Didier Stevens

Saturday 30 December 2006

Another postcard…

Filed under: Malware — Didier Stevens @ 0:50

There was another virus run today, it inspired me to make a Season’s Greetings video.

The movie is hosted here on YouTube, and you can find a hires version (XviD) here.

XORSearch is a new tool.

Happy New Year!

Thursday 28 December 2006

Brute Forcing Enigma

Filed under: My Software — Didier Stevens @ 12:32

A colleague of mine is getting married and her friends gave her a bunch of puzzles to solve. One puzzle is about the Enigma cipher machine, that’s why she asked me for help.

She has to go to this page (a flash simulation of the Enigma cipher machine) and solve this puzzle: If ANSWER is YRKRHL, then insert ENIGMA into enigma to find the answer…

It was immediately clear to me that we were dealing with a KPA: find the key (Enigma cipher machine configuration) that encrypts ANSWER into YRKRHL, and then we’ll be able to find the encrypt ENIGMA.

I quickly wrote a C# program to brute force all the starting positions (AAA – ZZZ), based on this article. At first my program didn’t find a solution, so I added brute forcing of the rotors and steckers configuration. By then my colleague had received a hint from her friends, which allowed us to set the correct configuration of the rotors, starting positions and steckers.

The funny thing is that my program found several other solutions:

Solution: rotor 243 key JRP steckers ACLX cleartext ANSWER ciphertext YRKRHL
cleartext2 ENIGMA ciphertext2 JRHSCB
Solution: rotor 513 key TJB steckers ADNT cleartext ANSWER ciphertext YRKRHL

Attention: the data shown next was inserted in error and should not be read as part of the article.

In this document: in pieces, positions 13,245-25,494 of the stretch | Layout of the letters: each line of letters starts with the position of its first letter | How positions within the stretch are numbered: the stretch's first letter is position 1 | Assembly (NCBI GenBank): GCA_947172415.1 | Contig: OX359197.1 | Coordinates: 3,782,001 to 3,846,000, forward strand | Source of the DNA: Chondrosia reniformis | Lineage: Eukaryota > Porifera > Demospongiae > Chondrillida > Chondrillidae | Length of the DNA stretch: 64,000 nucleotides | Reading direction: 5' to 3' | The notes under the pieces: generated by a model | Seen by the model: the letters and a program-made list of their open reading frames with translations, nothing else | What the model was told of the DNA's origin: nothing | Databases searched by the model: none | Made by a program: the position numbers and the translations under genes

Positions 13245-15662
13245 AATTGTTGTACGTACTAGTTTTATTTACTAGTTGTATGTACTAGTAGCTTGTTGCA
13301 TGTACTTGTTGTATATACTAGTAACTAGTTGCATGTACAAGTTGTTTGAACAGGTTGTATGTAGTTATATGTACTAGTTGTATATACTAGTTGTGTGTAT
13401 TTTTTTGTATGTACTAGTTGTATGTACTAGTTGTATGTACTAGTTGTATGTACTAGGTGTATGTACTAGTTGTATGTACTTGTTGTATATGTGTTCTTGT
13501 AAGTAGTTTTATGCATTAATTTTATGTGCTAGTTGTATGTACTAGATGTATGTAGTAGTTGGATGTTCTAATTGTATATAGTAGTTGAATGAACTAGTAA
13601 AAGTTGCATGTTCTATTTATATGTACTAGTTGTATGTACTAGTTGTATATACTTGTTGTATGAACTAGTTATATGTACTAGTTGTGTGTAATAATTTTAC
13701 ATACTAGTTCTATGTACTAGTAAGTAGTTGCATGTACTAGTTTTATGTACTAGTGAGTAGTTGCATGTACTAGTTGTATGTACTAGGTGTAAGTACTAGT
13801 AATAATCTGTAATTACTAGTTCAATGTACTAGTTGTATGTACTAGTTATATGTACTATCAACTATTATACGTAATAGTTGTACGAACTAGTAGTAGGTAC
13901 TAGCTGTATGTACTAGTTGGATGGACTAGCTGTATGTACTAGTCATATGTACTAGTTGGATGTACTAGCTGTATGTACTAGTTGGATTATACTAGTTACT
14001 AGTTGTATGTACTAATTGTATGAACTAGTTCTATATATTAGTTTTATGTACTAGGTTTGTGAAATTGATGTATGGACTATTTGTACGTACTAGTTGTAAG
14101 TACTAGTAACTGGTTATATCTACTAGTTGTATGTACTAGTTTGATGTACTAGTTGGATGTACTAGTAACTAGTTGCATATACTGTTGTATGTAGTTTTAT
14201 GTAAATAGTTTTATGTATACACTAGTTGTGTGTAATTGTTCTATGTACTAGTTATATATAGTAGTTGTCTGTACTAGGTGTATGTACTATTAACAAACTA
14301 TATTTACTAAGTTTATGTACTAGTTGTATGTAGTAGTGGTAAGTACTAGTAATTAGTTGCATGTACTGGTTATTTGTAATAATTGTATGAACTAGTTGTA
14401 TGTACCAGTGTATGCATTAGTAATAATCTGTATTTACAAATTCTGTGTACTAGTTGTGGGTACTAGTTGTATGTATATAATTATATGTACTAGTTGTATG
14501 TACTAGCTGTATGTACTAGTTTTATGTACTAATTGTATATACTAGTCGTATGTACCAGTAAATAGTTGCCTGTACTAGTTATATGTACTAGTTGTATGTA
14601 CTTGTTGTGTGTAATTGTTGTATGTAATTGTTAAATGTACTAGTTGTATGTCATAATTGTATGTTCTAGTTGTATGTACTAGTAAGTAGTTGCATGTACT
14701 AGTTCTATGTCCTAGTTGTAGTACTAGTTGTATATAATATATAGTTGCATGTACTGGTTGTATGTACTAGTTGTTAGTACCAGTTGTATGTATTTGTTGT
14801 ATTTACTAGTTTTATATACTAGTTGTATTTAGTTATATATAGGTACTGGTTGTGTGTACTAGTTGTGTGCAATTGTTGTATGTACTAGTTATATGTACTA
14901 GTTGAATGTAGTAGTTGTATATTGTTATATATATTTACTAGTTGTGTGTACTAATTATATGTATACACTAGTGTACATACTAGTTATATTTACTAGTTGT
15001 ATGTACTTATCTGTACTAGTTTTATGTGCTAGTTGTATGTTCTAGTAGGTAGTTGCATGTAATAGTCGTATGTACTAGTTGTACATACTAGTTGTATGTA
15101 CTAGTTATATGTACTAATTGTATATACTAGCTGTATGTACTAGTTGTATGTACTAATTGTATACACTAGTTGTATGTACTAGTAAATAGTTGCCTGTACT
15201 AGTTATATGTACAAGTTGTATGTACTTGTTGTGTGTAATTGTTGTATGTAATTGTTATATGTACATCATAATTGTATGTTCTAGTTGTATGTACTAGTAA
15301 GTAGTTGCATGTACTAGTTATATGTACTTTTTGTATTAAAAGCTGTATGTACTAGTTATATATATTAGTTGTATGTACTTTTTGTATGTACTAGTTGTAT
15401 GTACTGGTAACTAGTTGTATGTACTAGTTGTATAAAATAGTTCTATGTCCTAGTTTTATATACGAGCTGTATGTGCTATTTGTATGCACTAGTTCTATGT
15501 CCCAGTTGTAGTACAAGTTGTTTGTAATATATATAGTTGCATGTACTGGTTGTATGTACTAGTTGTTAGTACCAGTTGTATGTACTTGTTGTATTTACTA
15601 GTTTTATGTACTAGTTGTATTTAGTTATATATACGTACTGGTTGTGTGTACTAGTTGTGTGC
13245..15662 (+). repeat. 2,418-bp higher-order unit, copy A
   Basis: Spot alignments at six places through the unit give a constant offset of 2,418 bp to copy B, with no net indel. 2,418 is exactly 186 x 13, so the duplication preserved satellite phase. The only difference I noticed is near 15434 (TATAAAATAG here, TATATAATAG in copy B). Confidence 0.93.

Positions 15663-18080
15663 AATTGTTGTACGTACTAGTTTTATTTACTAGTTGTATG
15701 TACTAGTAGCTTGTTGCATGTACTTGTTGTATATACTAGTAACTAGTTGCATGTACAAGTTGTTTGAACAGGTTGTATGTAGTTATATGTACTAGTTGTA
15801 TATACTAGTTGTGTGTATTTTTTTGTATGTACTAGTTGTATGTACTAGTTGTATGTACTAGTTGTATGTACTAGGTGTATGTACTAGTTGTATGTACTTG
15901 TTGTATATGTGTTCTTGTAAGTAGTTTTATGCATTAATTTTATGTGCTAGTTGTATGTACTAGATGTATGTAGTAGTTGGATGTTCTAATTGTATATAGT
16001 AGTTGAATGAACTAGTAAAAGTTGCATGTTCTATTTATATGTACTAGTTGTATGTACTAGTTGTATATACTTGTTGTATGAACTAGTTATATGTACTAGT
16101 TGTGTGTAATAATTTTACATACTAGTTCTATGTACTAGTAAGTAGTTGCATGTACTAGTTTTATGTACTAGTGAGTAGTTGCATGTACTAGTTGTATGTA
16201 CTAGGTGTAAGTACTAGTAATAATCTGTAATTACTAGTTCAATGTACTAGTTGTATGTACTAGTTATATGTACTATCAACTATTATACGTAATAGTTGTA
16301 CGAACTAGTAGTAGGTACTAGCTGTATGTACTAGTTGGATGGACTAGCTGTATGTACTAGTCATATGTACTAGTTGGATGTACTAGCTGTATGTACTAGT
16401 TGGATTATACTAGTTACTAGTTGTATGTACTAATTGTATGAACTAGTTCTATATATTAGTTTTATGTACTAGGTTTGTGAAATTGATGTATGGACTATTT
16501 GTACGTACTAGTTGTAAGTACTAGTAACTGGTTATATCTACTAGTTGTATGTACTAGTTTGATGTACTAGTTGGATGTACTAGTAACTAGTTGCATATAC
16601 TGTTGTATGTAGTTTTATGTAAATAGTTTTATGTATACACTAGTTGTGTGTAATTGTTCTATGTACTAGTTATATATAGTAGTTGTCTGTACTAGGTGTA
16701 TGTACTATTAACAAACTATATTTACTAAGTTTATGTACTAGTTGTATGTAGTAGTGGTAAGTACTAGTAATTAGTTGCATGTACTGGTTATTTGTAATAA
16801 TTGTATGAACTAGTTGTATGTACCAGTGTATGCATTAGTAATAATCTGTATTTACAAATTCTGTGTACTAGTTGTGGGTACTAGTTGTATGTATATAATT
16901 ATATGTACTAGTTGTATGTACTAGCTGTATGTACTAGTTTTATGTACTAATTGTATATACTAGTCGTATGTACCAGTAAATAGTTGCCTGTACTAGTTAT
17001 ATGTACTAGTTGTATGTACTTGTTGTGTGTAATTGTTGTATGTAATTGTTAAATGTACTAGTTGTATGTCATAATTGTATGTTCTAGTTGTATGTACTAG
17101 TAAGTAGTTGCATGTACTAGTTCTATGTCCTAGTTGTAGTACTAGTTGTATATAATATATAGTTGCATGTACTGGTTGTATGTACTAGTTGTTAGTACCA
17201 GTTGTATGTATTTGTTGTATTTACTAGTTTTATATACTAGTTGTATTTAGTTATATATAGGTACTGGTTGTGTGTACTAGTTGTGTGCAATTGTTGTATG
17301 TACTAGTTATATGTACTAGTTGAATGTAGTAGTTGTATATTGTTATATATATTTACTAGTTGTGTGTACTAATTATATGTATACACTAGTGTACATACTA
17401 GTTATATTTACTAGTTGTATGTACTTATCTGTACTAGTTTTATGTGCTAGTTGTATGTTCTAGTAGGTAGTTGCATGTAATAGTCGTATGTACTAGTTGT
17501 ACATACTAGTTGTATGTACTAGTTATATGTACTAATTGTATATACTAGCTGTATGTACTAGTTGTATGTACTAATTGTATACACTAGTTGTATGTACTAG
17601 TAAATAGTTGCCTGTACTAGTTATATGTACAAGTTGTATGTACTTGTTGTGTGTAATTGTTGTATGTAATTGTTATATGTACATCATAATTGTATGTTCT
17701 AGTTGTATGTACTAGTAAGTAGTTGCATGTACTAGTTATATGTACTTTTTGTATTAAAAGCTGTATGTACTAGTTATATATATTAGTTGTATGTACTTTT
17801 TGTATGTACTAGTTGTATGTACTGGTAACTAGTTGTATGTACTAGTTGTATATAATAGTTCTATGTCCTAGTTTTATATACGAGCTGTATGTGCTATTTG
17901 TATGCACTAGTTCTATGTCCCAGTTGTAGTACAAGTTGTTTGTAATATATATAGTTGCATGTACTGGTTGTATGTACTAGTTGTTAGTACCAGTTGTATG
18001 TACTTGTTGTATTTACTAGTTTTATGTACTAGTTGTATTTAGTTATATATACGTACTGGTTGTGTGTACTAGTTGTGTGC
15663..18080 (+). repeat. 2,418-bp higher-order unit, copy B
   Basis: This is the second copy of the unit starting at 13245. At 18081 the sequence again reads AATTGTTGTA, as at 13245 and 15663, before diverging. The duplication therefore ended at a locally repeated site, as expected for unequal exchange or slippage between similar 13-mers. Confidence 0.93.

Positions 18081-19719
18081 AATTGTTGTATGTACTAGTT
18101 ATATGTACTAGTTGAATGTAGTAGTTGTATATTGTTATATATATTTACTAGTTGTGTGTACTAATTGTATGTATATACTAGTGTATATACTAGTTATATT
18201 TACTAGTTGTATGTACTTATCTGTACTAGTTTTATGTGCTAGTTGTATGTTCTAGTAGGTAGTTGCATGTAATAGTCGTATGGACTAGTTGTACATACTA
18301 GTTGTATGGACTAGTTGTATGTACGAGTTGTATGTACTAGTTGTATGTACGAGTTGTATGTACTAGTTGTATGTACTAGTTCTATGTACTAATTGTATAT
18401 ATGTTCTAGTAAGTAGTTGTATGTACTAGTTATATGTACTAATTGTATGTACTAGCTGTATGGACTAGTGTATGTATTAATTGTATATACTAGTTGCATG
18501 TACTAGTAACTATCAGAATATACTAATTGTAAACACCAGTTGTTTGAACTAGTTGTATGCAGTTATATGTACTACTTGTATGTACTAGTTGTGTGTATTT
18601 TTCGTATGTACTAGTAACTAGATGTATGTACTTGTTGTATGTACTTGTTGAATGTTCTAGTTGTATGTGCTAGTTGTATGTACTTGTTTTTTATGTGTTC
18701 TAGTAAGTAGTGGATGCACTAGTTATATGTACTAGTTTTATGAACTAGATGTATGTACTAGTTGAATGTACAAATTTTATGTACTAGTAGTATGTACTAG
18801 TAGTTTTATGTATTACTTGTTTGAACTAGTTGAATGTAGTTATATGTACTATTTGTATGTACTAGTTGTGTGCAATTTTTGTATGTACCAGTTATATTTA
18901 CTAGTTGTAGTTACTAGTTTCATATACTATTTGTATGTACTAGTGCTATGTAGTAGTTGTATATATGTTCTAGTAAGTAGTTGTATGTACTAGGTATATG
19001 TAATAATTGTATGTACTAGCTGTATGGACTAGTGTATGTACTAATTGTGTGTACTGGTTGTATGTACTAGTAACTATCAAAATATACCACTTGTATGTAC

cleartext2 ENIGMA ciphertext2 IRLHUN
Solution: rotor 234 key UHH steckers AGJS cleartext ANSWER ciphertext YRKRHL
cleartext2 ENIGMA ciphertext2 XRNBIK
Solution: rotor 234 key UHH steckers AGKU cleartext ANSWER ciphertext YRKRHL
cleartext2 ENIGMA ciphertext2 XRNBIU
Solution: rotor 321 key ESM steckers AHFY cleartext ANSWER ciphertext YRKRHL
cleartext2 ENIGMA ciphertext2 BRDHAQ
Solution: rotor 125 key HMH steckers AHRU cleartext ANSWER ciphertext YRKRHL
cleartext2 ENIGMA ciphertext2 QRYFNZ


BruteForceEnigma.zip (https)

MD5: A9FEBBABA207E7C3790D075FD3A3D22B

Tuesday 19 December 2006

Teaching a SpiderMonkey a new trick

Filed under: Reverse Engineering — Didier Stevens @ 9:28

Have you read NJ Verenini post on Websense’s Blog were he explains how to use SpiderMonkey to deobfuscate Javascript? As SpiderMonkey has no document object, Verenini shows a way to define your own document object to support document.write().

I’ve adapted the SpiderMonkey source code to include the document object. Not that my method is better than Verenini’s, I just wanted to play with SpiderMonkey.
An upcoming “Virus Lab” post will explain how I use this adapted SpiderMonkey, but for now I want to explain how I proceeded to modify SpiderMonkey.

If you’re not familiar with the SpiderMonkey source-code (like me), were do you start? I want to implement a document object with a write method. Is there something similar in JavsScript? Take a look at the Math object.